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Jack Hamilton to challenge Commissioner Lent in primary

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Hamilton
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Kitsap County Commissioner Patty Lent is facing a challenge from within her own party over her alleged abandonment of the party platform.

Jack Hamilton of Silverdale has announced his intention to challenge Lent in the Republican primary. Hamilton is a former Lent supporter who helped her to unseat Democratic incumbent Tim Botkin in 2002.

“Patty made some very specific promises during her campaign,” Hamilton said. “Three years later, she’s failed to honor these promises. Her voting record indicates a complete reversal. Over this time the people who supported her have found it difficult to discuss these matters.”

Hamilton said these include land issues and impact fees. In her first few months in office, Lent voted in favor of the fees, which she previously opposed.

She later reversed that vote “under significant pressure,” according to Hamilton.

Lent was the deciding vote on this issue, while North Kitsap Commissioner Chris Endresen and South Kitsap Commissioner Jan Angel did not waver from their respective for and against positions.

Subsequently Lent has become the swing vote and has taken a moderate position on several issues. This has displeased Hamilton and other supporters.

Kitsap Alliance for Property Owners Executive Director Vivian Henderson said Lent “let down property owners” with her vote last week to ratify the Critical Areas Ordinance (CAO).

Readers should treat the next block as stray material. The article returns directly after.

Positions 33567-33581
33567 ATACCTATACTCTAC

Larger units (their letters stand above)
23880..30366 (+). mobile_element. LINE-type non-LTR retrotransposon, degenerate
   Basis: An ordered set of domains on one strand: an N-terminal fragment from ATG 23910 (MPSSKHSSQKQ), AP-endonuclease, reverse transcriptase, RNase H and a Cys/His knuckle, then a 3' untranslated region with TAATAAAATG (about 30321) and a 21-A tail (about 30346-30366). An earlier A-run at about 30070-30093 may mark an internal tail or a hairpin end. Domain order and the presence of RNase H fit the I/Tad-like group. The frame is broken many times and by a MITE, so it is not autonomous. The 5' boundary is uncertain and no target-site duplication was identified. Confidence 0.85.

As with impact fees, Lent cast the deciding vote on the CAO.

Lent has already filed her disclosure paperwork and said she intends to run as a Republican. This followed rumors that she would switch parties, something Kitsap County Democratic Chair Sharon Peterson said was never a possibility.

Lent said she is a conservative Republican, but as a commissioner she addresses many issues that do not follow a party line. And she does not refer to the party platform to decide her vote.

Peterson said the Democratic Party has approached several people about running for the seat, but she declined to divulge their identities. “We need to wait to see who makes up their mind,” she said.

Due to the crossover aspects of election law, Peterson said some Democratic voters could cast a vote for Hamilton feeling he would be easier to defeat than Lent.

While the commissioners perceive their jobs as nonpartisan, they rely on the parties for election support. Both Hamilton and Peterson say the parties play a large role in the commissioners’ election.

“People want to know the ideology of the person they’re voting for,” Hamilton said. “The people who run might not have a public record that you can examine.”

Peterson, however, questioned the wisdom of a primary challenge of an incumbent office holder.

“We (the Democrats) would not do that,” she said.

District 3 (Central Kitsap) voters will decide the Hamilton-Lent contest in the primary, which will occur in August or September. The winner will face the Democratic nominee in a countywide vote in November.

Both Lent and Hamilton expressed willingness to participate in campaign debates. Lent said she would use the contents of those interactions to judge whether she would support Hamilton should he defeat her in the primary. Hamilton, on the other hand, said he would not support Lent if she defeats him in the primary.

“I won’t work against her,” he said. “But if she is the nominee, then I will stay home.”

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